Germany pledges 125 million euros for Syrians in Idlib
A drone image taken on March 17, 2020, shows a displaced camp in the town of Kafr Uruq southwest of the town of Sarmada in Syria's northwestern Idlib province. (AFP Photo)
German Chancellor Angela Merkel pledged further funds for Syrians in Idlib after a video conference call held with President Recep Tayyip Erdoğan, French President Emmanuel Macron and Britain’s Boris Johnson on March 17 during which they discussed the Syrian refugee crisis, Libya and the coronavirus pandemic.
“Joint action against coronavirus, resolution of Syria crisis, humanitarian assistance to Idlib, refugee flow, developments in Libya, the situation in the EU and our relations with the EU,” were the issues discussed at the meeting, Foreign Minister Mevlüt Çavuşoğlu tweeted on March 17.
The mini-summit was initially planned to take place in Istanbul but was held virtually instead because of the spread of the novel coronavirus
Following the meeting, Merkel said they will provide 125 million euros for the Syrians in Idlib. She also signaled Berlin’s green light to launch talks on upgrading the Customs Union with Turkey. European leaders called on Erdoğan to ease the pressure on the Greek border as well.
Speaking to reporters in Berlin, Merkel said they had a “very useful discussion” on the recent developments and humanitarian situation in northwestern Syria.
“Germany has earmarked 25 million euros [$27,498] plus 100 million euros [$109,994] for humanitarian assistance, and this must now quickly reach to the people,” she said, referring to millions of displaced Syrians who moved near the Turkish border due to intense attacks by the regime of Syrian President Bashar al-Assad in recent months.
The German Chancellor praised the March 5 agreement between Turkey and Russia to restore a fragile cease-fire in Idlib, after weeks-long clashes between the conflicting parties. “We very much welcome a temporary ceasefire,” Merkel said, but she also underlined the need for a sustainable cease-fire and steps to revive the talks for a political solution to the conflict.
Merkel said the leaders have also discussed the migration issues and the 2016 EU-Turkey refugee agreement, during the video conference call. “We have expressed our willingness to offer more financial support if necessary,” she said, adding that they were also aware of Ankara’s expectations in upgrading the EU-Turkey Customs Union.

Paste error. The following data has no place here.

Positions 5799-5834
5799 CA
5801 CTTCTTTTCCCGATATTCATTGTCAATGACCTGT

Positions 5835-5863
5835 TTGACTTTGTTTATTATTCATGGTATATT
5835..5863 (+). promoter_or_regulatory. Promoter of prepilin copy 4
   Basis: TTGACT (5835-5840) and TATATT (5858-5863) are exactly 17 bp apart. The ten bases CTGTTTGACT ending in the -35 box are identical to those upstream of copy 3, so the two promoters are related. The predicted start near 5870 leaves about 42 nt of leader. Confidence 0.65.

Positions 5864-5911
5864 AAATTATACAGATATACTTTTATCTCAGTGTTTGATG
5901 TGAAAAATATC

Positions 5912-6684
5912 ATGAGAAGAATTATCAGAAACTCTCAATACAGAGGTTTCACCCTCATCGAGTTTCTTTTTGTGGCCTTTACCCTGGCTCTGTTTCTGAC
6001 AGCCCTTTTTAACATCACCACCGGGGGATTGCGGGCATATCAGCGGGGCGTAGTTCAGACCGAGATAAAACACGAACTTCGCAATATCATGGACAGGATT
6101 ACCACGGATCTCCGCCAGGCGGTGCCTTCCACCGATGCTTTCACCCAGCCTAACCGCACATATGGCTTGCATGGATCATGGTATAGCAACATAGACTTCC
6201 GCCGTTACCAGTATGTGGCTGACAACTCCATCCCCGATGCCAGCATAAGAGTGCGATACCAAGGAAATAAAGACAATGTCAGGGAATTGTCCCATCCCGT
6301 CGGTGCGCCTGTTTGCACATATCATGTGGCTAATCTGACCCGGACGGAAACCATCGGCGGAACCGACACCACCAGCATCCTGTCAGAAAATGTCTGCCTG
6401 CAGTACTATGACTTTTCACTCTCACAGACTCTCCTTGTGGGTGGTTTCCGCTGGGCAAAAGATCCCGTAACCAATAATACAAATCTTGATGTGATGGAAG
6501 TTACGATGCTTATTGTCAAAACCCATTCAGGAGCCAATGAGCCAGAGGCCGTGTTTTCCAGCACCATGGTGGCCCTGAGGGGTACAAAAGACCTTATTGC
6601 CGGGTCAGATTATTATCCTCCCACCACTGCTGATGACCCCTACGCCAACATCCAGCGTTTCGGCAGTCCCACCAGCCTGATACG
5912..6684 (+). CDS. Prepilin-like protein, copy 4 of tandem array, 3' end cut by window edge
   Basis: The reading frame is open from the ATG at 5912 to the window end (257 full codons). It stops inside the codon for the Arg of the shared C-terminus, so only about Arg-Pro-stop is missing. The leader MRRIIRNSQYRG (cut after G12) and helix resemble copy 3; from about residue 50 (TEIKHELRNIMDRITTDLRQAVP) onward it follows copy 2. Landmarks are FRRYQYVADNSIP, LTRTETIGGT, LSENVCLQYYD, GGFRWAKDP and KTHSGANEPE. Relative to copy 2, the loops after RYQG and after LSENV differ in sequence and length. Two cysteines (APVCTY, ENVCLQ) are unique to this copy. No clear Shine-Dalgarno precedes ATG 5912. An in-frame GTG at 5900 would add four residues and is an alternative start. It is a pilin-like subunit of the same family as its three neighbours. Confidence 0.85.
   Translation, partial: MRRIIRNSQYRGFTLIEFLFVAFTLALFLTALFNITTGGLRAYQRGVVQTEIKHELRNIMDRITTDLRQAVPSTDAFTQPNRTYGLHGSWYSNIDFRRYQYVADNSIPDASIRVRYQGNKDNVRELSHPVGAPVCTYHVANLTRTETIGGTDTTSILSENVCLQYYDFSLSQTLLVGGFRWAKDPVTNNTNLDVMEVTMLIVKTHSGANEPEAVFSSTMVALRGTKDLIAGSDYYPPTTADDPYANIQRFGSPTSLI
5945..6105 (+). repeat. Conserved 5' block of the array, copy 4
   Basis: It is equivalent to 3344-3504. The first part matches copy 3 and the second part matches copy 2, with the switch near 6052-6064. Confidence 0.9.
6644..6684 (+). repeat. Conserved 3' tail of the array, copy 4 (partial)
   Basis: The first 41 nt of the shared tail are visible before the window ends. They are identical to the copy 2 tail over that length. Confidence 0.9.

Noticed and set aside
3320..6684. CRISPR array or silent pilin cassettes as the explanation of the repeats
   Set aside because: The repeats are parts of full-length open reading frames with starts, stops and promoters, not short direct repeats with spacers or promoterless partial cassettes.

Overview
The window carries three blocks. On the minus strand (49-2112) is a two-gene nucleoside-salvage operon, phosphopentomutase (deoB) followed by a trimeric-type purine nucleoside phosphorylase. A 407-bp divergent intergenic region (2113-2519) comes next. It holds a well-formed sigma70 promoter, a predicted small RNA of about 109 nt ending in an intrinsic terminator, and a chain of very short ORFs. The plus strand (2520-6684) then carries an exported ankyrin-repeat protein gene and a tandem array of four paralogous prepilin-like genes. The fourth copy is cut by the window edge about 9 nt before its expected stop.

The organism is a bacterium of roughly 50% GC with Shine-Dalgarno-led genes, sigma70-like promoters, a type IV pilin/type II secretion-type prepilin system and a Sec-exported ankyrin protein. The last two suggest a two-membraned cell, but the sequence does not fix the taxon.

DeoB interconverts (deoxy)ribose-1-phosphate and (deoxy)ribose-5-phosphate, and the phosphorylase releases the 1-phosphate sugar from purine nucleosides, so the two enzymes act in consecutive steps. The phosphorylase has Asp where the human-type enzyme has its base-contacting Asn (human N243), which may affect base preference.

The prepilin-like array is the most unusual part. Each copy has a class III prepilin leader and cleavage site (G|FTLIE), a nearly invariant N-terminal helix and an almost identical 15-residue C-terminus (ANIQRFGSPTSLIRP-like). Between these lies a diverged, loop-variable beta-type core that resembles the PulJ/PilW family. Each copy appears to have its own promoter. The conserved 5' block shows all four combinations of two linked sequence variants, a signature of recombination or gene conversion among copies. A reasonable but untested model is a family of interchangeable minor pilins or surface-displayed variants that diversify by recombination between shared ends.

Merkel said in the conversation that Erdoğan "has insisted his country will remain a member of NATO. We have also expressed our support to it and we welcomed it.”
Tens of thousands of migrants tried to get into Greece, a European Union member state, after Turkey said on Feb. 28 it would no longer keep them on its territory as part of a 2016 deal with Brussels in return for EU aid. Turkey accuses the EU of failing to honor the terms of the earlier refugee deal that stipulates funding Turkey to take back failed asylum seekers from Europe.
Turkey hosts over 3.6 million Syrians, the world’s largest refugee population, and fears that Syrian regime forces could drive another 3 million across its borders from the rebel-held Syrian province of Idlib.
The EU has called on Turkey to stop the migrants coming from Afghanistan, Pakistan, and Africa, as well as Syria, and trying to cross the border.
Greece has used tear gas and water cannon against the migrants, and both countries have sent troops or security forces to the border.
Macron’s office said there was a convergence of views on the situation in Idlib and the need to step up humanitarian aid to civilians during the conference that lasted about an hour.
But on the migrant issue, NATO and EU relations, “a number of clarifications have been requested by Europeans from Erdoğan in order to achieve clearer and peaceful relations,” the Elysee said.